Music News

Death Cab for Cutie's Chris Walla turns the tables on the critics

Chris Walla plays guitar in Death Cab for Cutie, and in addition to producing all his band's discs, he's helmed albums for a litany of indie-rock heroes (Decemberists, Tegan and Sara, The Thermals, and more). Walla's been called Ben Gibbard's "sonic wingman," but the perpetually cheerful multi-instrumentalist recently headed out on his own mission with solo effort Field Manual. And he told us that, unlike Gibbard, he loves to hear reviews of his own work.

"His optimism is renewable and satisfying, and for it, Field Manual is enjoyable overall. It offers a small, mindful plea forward, rather than the vicious roar of a wave that could drown the whole world." (Village Voice)

"Well, that's very nice! In a way, that's what I intended: a small, mewing baby lion. It's been really funny — I've been thinking that this thing is intensely political, and it's becoming really clear to me in talking with people that it's really just a breezy little pop record. But I dunno, it should be a pop record first; I don't wanna browbeat people."

"Over the course of around 50 minutes, a lot of doors open and a lot of doors close. Furthermore, a lot of doors slowly wither from their hinges and fall to a million tiny irreconcilable pieces right in front of your eyes." (

"That's . . . uhhh [laughs]. I'm trying to figure out which doors are withering from the hinges. Maybe he was talking about The Doors.  I don't really know how to respond to that. I guess I hope that there are more doors opening than closing. You know, that kinda creative thing — sorta going on a little flowery, esoteric journey to describe the record — is a totally valid and good thing to do if it's a record you're writing on a first impression, because first impressions are like that. If a particular writer's mind is blown in that kinda way, they should go for it. Withering doors or, I dunno, crashing airplanes."

"There's nothing like 'I'll Follow You Into the Dark' here, no song so adorably sweet and saccharine that teenagers will clamor to slow-dance to it at their high school proms. Instead, Walla targets the head — not the heart — while delivering songs about crooked senators, sustainability, and American soldiers." (All Music Guide)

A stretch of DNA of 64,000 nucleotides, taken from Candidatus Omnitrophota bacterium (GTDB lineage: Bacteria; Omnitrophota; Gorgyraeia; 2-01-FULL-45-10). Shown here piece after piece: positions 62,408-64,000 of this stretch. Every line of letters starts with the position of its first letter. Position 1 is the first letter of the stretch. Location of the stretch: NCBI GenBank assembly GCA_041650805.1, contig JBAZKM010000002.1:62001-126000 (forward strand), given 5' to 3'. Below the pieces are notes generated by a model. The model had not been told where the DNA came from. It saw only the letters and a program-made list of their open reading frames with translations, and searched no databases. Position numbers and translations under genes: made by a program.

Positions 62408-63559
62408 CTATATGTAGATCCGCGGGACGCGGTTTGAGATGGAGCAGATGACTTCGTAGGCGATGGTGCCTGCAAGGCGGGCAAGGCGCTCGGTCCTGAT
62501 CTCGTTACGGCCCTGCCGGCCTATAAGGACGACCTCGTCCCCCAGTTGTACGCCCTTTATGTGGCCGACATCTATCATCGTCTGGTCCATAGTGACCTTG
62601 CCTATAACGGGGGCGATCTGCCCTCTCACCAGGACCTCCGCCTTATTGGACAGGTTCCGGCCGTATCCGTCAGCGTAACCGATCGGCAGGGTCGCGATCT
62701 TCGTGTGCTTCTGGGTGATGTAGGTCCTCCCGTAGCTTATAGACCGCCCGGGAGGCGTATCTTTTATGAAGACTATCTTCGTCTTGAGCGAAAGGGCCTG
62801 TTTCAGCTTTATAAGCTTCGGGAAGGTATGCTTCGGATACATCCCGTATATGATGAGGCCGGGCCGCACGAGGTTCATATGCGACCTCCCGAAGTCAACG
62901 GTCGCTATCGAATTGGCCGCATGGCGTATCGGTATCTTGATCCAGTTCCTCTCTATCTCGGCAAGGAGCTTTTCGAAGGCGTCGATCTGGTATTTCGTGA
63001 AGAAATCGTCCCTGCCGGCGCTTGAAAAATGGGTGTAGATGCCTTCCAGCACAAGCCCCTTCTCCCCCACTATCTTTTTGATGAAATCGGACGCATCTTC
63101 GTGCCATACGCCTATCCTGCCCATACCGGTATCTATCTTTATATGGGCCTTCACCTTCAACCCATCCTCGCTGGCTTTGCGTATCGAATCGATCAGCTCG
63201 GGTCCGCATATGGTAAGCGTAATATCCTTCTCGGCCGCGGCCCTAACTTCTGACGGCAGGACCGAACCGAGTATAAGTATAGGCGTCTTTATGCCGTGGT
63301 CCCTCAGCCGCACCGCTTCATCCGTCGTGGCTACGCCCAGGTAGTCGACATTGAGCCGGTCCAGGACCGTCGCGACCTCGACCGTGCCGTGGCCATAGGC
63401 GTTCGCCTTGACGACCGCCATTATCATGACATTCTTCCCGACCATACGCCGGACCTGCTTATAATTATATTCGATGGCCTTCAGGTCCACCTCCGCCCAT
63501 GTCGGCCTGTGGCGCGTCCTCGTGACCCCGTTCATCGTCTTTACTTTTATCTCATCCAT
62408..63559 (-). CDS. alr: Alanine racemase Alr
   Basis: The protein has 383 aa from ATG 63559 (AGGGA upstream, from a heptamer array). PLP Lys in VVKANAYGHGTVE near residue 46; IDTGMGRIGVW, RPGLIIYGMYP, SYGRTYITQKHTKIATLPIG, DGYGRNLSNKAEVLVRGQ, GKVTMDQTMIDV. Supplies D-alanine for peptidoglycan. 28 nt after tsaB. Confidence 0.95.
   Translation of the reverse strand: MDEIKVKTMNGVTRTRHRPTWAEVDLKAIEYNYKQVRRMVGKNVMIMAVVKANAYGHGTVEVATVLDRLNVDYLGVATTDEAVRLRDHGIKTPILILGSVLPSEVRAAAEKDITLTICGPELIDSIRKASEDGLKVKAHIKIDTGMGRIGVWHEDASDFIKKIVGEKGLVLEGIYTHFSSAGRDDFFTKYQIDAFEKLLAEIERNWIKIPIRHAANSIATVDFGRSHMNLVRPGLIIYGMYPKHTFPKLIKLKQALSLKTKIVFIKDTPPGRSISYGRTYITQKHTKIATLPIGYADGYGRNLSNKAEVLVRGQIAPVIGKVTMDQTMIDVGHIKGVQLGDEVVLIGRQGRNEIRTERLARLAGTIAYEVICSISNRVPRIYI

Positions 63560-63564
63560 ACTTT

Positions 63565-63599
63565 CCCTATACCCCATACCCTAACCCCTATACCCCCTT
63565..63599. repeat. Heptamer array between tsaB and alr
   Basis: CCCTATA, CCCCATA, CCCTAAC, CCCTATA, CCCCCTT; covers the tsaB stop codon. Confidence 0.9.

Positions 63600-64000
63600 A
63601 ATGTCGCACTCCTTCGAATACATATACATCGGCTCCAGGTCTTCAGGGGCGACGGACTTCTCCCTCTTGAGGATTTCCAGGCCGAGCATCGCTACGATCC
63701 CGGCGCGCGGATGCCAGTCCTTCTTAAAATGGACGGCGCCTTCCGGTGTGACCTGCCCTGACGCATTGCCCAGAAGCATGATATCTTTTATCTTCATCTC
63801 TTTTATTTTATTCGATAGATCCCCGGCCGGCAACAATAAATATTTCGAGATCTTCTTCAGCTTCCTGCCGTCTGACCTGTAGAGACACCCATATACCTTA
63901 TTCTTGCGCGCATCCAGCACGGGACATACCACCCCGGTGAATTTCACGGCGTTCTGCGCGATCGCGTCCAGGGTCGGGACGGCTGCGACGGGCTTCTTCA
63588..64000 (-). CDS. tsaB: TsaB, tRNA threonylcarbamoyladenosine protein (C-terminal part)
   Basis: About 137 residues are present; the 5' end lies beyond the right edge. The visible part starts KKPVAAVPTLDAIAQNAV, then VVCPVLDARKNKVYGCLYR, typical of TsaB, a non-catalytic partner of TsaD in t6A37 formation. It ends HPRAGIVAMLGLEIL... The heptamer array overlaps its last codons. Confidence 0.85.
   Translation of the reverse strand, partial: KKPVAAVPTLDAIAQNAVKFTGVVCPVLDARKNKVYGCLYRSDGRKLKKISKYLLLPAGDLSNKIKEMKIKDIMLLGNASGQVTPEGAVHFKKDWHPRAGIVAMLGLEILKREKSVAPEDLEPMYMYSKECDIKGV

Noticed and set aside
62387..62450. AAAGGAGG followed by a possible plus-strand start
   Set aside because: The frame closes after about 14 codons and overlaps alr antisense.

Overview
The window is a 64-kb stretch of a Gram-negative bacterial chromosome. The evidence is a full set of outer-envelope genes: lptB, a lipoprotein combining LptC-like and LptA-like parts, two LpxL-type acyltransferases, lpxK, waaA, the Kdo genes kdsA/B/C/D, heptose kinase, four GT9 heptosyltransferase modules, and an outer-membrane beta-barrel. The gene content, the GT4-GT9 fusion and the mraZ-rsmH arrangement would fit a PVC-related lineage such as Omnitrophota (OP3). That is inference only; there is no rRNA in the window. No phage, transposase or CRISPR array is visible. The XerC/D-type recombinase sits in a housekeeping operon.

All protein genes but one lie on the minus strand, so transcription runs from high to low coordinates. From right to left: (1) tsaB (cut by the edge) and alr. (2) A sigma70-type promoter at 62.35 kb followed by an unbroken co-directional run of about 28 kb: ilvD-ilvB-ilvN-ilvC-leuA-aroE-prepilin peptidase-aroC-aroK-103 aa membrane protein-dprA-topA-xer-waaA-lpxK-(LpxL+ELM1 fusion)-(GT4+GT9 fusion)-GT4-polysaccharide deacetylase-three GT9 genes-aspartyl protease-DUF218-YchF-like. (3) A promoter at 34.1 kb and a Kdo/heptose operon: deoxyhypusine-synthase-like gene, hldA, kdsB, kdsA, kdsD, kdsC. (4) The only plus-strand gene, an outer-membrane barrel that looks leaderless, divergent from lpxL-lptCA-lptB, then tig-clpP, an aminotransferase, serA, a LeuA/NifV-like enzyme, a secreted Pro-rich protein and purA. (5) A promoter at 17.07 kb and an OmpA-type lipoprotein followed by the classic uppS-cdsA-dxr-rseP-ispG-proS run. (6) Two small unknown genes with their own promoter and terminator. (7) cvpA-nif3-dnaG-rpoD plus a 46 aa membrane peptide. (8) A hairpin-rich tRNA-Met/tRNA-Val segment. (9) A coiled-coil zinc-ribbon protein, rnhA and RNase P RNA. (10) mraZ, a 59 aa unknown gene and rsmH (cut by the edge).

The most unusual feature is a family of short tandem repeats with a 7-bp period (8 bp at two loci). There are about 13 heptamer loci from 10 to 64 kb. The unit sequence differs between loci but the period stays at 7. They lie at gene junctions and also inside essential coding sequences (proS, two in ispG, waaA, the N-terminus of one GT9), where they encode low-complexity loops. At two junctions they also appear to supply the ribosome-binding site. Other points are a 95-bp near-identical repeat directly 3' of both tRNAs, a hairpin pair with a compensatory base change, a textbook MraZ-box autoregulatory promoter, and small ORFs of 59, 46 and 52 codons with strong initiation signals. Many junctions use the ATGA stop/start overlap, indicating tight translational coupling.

"I think that's perfectly fair. There's not a song like that, nor was there intended to be. If that'd been pointed out with some malice it might bother me a tiny bit, but it's a perfectly factual statement.  That song is the song that will define my band's career, and probably my career, and I didn't even play on it! It's an exceptional little song. For me, my version of hell is where I'm so hung up on the success of my band and the fact that I'm not the singer or the songwriter, that I'm trying desperately to write songs that are like Ben's most popular song."

"Just about every track on Field Manual would fit comfortably somewhere in Death Cab for Cutie's catalog, and Walla's singing voice even turns out to be cut from the same cloth as Ben Gibbard's." (Pitchfork)

"Umm, I guess? As far as my voice is concerned, part of the reason it took me so long to get this thing done was that I've had hang-ups about my writing and especially my voice at different points. I love singing, but I've always felt a little funny about my ever-so-slightly nasal, squeaky voice. And the world's filled not necessarily with lousy singers, but with people who complain about lousy singers.  I know I'm never gonna be a singer's singer, but I did finally figure out how to carry a tune."

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Michael Alan Goldberg